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Posts Tagged ‘Ramah’

Last week’s edition of the Jewish Journal (the Los Angeles Jewish weekly) was a “green living” issue, one of four for the year, in which they dedicate space to “eco-friendly organizations and businesses.” A meta-article of sorts was written by Rabbi Daniel Greyber, the director of Camp Ramah in California, entitled “Green Endowments Mean Big Returns for Non-profits.”

In the article, Rabbi Greyber details how the camp he runs has begun to utilize solar energy in providing energy for the camp, thanks to a major donation. In addition to presenting the expected “solar energy means a smaller carbon footprint” argument, Rabbi Greyber makes a few other, less intuitive points over the course of the article. For example, there is the point that by reducing dependence on foreign oil, not only is the United States strengthened, but so is Israel, by virtue of giving less support to the “oil-rich” countries that, to put it lightly, aren’t necessarily always Israel’s best friends.

There is also the financial aspect. By Rabbi Greyber’s estimation, their solar installation saved them over $36,000 last summer, with savings likely to increase over time. Interestingly, the financial, rather than the environmental or sustainability, component is what motivated the donor, David Braun to donate; he states that by funding this project, he gives “a gift that can keep on giving.” Incredible to think that not only can being green be the right thing to do, but also the financially savvy thing to do as well. Unfortunately, non-profits do not benefit from the tax breaks for going green that corporations do (by virtue of the fact that they are tax-exempt). Rabbi Greyber suggests (and we at Pitaron Park certainly back him up) that perhaps there should be incentives created to give similar benefits to non-profits in order to create the environmentally (and financially!) sustainable systems for themselves. Fortunately, progress is being made on this front in Congress which should “level the playing field,” and hopefully it will come sooner rather than later.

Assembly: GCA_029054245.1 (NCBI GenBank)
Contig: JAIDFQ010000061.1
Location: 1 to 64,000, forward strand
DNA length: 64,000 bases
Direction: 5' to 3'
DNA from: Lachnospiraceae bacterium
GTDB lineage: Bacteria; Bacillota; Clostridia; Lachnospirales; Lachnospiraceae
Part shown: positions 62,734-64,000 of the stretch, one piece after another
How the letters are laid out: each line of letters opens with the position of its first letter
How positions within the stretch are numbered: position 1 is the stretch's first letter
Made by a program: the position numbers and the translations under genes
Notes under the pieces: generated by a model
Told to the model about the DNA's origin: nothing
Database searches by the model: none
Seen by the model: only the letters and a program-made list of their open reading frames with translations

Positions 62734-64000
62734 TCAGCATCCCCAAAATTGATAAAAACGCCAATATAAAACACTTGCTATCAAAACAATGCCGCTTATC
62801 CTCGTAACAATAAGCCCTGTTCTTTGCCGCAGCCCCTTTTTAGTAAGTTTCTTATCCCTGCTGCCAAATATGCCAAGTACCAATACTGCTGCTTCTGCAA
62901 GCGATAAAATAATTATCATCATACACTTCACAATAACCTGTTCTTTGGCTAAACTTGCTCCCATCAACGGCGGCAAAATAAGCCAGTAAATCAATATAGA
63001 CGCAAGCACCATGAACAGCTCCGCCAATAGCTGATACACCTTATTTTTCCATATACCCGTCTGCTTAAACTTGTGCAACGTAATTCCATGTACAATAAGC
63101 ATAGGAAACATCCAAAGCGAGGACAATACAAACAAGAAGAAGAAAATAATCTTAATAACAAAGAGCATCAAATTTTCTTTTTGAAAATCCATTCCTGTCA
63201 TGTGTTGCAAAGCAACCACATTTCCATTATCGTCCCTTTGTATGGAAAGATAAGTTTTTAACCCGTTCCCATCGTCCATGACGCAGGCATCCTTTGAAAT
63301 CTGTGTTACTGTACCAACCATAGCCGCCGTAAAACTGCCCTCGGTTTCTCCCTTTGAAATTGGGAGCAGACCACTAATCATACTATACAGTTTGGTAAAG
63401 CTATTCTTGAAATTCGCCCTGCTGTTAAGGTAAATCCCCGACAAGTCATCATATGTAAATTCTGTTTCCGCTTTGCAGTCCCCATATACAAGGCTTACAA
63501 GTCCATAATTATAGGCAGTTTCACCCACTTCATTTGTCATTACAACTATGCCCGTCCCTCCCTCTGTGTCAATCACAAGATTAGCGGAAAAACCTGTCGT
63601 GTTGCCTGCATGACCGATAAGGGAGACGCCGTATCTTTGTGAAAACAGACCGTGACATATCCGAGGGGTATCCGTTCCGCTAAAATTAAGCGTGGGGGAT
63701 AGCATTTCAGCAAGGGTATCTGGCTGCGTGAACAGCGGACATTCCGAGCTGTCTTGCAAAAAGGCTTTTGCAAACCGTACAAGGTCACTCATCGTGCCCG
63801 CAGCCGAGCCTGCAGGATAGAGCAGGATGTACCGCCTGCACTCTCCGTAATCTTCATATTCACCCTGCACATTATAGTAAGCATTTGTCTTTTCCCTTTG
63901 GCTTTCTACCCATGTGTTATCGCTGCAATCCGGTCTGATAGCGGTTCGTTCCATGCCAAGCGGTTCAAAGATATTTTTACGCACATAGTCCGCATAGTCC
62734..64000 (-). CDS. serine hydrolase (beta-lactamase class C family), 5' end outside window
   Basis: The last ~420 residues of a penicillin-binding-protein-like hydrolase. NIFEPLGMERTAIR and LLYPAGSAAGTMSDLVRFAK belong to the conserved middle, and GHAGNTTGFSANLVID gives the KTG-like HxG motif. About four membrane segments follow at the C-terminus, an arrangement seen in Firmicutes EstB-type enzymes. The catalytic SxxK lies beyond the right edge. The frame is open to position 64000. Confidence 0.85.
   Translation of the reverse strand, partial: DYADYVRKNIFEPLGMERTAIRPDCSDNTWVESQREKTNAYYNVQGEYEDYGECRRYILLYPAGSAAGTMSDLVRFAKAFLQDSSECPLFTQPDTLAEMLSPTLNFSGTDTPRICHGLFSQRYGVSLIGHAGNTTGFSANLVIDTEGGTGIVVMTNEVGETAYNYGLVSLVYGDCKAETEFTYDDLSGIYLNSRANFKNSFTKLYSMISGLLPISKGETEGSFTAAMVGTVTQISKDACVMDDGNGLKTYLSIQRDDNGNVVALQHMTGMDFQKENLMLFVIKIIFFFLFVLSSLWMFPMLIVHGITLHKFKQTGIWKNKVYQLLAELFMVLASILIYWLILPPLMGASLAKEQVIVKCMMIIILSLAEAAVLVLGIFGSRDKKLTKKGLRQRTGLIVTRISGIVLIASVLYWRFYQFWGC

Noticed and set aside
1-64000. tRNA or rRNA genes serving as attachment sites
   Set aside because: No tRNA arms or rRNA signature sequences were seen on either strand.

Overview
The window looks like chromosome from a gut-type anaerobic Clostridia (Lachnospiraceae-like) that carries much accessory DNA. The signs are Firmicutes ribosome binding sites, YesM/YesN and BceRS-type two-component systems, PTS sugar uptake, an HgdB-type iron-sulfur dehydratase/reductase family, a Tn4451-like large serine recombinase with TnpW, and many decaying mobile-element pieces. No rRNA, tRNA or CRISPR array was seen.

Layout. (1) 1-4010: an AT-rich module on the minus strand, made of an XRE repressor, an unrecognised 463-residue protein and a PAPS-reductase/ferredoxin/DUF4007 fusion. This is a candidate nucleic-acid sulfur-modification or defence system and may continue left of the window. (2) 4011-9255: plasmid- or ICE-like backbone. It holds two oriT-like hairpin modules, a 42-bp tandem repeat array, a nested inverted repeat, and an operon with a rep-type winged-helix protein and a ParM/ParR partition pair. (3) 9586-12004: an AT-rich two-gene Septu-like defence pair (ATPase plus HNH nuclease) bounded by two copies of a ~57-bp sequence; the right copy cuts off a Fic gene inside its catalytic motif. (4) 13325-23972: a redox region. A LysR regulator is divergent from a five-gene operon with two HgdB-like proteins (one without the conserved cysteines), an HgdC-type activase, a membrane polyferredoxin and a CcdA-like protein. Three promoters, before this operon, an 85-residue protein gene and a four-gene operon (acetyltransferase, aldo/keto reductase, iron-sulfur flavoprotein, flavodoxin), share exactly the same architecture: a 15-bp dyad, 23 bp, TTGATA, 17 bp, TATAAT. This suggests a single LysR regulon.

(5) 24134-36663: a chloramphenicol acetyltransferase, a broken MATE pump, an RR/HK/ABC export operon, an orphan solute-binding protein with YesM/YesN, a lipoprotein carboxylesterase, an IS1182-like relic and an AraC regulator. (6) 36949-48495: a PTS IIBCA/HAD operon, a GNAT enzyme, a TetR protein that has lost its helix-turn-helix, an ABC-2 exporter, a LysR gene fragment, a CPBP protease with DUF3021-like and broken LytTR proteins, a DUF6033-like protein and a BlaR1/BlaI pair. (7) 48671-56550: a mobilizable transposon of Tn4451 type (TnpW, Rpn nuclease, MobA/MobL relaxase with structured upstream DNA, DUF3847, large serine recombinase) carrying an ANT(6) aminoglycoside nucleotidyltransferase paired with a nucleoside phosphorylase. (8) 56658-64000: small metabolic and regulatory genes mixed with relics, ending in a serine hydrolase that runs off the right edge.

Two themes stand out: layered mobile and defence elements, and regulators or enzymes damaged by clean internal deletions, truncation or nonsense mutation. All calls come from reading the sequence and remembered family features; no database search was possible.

The most important lesson, however, seems to be cited earlier in the article. By having this installation at a summer camp for kids, the teachability factor here is extremely high. This is not an isolated project, but rather right in the middle of a camp filled with children for all to witness. By placing a solar energy project front and center (literally and figuratively), Rabbi Greyber and the staff of Ramah California teach a valuable lesson in (to use his own words) “preservation of…natural resources and the power of partnering with nature.” Hopefully this is a lesson that more organizations will take upon themselves to teach in such a visible way, not only to demonstrate the importance of sustainability for themselves, but also for future generations.

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